Women’s Space in Leisure

"...they needed to challenge their community on how it perceived BME, working class, Pakistani and Muslim women..."

by Ishah Jawaid, Bootcamp Trainer

When I first met the women of the Rotherham Ethnic Minority Alliance (REMA), they were working on a project supporting women in the community. The group were frustrated that their local leisure centre had male lifeguards during the women only swimming sessions, and although one or two of them had tried to speak to the centre management individually, nothing had changed. They didn’t know what they could do about it.

I told the group about Campaign Bootcamp’s new Everyday Activism project, a local training programme being piloted in Yorkshire that supports people to learn how to campaign on issues that affect them. I said I could help them work together to build a campaign around their concern and suggested that maybe we start with a problem tree, an activity that helps people understand the root causes as well as the multiple impacts of the problems they face.

The group, about a dozen working-class South Asian Muslim women living in Rotherham, South Yorkshire, quickly realised that the problem was more complex than lifeguards. They began to observe other ways in which the centre was not a safe space for women. The group also saw that there was little space in Rotherham for a broad range of voices to be heard. Too often the local authorities would turn to a few self-appointed ‘community leaders’ to speak on behalf of a large and diverse community.

I began meeting the women once a week on a Monday morning, and through workshops and activities I supported them to learn how to create campaign goals and strategies, how to write a petition and how to organise themselves as a group. The women quickly began setting up their campaign, giving themselves a new name, Women’s Space in Leisure (WSiL).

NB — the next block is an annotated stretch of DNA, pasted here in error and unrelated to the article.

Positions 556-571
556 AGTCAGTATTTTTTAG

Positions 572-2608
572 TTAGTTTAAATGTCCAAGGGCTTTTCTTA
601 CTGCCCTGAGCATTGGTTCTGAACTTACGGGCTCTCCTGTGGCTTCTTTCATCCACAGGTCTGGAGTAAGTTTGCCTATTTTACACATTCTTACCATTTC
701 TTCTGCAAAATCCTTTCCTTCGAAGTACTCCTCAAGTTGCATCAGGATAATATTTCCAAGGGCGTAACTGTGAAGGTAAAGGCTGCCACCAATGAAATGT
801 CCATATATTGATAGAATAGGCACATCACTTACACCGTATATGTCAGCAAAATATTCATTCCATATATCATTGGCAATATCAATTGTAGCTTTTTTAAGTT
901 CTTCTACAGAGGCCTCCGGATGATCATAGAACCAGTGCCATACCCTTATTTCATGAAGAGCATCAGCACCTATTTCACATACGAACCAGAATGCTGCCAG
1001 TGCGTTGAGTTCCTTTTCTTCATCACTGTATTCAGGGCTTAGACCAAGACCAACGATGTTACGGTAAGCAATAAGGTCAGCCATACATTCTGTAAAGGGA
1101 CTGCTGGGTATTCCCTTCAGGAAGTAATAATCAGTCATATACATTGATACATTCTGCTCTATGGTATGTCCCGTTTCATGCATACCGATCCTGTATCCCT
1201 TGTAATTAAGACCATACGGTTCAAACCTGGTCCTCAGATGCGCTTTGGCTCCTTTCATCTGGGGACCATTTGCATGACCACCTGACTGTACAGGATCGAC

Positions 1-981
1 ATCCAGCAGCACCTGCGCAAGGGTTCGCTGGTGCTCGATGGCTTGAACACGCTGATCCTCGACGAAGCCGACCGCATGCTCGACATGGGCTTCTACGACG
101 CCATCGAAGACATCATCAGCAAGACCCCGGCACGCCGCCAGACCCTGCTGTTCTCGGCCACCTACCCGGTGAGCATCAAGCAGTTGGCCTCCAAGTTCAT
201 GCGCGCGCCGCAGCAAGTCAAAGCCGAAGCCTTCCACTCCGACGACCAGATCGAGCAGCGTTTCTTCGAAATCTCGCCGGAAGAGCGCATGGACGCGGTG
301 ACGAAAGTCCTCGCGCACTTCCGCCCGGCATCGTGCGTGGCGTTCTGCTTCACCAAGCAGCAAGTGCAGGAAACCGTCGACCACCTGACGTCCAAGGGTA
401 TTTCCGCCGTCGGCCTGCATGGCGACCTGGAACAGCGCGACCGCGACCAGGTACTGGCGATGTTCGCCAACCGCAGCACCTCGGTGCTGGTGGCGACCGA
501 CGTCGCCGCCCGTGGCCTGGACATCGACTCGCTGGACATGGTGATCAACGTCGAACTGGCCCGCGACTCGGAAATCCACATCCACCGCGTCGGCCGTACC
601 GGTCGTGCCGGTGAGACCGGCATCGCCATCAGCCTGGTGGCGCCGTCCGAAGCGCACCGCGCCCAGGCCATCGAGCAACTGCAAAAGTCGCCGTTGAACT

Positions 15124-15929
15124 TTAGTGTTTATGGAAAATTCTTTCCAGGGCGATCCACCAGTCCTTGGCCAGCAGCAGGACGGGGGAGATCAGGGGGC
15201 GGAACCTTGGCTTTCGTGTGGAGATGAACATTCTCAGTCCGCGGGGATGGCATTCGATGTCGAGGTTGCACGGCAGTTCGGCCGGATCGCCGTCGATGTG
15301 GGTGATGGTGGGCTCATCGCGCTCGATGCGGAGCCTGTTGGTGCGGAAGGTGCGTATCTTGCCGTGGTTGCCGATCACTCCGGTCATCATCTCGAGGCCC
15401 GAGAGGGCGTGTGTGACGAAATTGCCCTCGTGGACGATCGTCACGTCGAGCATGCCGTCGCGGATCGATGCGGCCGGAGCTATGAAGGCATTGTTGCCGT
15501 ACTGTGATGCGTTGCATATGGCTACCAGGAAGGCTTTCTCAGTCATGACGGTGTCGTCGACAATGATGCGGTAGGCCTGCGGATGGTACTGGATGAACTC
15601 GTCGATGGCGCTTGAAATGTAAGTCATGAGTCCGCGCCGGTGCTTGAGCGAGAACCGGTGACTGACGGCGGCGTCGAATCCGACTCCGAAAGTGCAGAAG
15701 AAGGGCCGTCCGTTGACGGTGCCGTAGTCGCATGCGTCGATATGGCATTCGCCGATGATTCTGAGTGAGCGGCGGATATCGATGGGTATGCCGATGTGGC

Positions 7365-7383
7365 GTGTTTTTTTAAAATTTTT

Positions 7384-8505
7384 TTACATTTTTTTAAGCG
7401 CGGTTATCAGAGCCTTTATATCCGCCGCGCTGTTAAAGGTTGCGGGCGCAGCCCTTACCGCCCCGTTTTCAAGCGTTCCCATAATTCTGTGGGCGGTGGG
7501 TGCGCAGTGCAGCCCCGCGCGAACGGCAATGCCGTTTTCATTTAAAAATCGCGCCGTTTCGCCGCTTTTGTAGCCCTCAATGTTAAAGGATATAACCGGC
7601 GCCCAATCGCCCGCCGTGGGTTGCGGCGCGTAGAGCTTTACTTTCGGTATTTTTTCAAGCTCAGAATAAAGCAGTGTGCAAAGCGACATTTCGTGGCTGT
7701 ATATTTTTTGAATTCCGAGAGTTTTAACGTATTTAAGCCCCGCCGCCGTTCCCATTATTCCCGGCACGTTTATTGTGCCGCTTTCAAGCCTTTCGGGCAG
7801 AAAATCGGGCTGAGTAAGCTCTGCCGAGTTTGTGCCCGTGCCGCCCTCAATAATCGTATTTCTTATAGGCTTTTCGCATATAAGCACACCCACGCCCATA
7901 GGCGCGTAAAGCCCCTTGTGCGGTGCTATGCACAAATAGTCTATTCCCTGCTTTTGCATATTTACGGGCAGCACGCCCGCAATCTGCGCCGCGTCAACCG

In a town like Rotherham, which is economically deprived and extremely divided on issues of race and religion, the women recognised that they had multiple barriers to face when working on their campaign. It was not simply the case that they needed to challenge their local leisure centre, they also needed to challenge their community on how it perceived BME, working class, Pakistani and Muslim women–namely the idea that they were passive, uneducated and oppressed.

They started gathering signatures on a petition and launched their campaign at an event at Rotherham United Football ground called `Celebrating Women in Sport’. Although this might be biased, I would definitely say that they were the best received speakers there! The buzz the women created meant that international athlete and Olympic torch bearer, Dana AbdulKarim offered her support.

Many of the women had never done any kind of campaigns work before, and the idea of being involved in one was quite daunting. Some had left school at 16 and had become carers for their children and extended families. They also talked about how they had faced multiple barriers in their lives that made it difficult for them to participate in community work, so the fact that the group was able to start campaigning and were now speaking publicly about it was a great achievement

After gathering a large number of signatures for their petition, they requested a meeting with the local council and the leisure centre management and were invited to meet with representatives of both.

Several of their demands have been met already:

  • Staff rotas being amended so that more women lifeguards are available
  • New steam room/sauna being built for women to access
  • Part of the gym being allocated to women only
  • A member of the group being offered free training to become a lifeguard herself
  • WSiL being asked to join an advisory board to help the leisure centre improve women’s access to facilities in their current and new centre which is being built.

The women of WSiL have said that because of the Everyday Activism training, they have felt empowered to take back control of issues that have affected them and see that there is so much more they can do. In fact, they have now set up a new project One Voice, an empowerment project that provides support and training to improve access to education for women in Rotherham who otherwise would not have the opportunity to do so.

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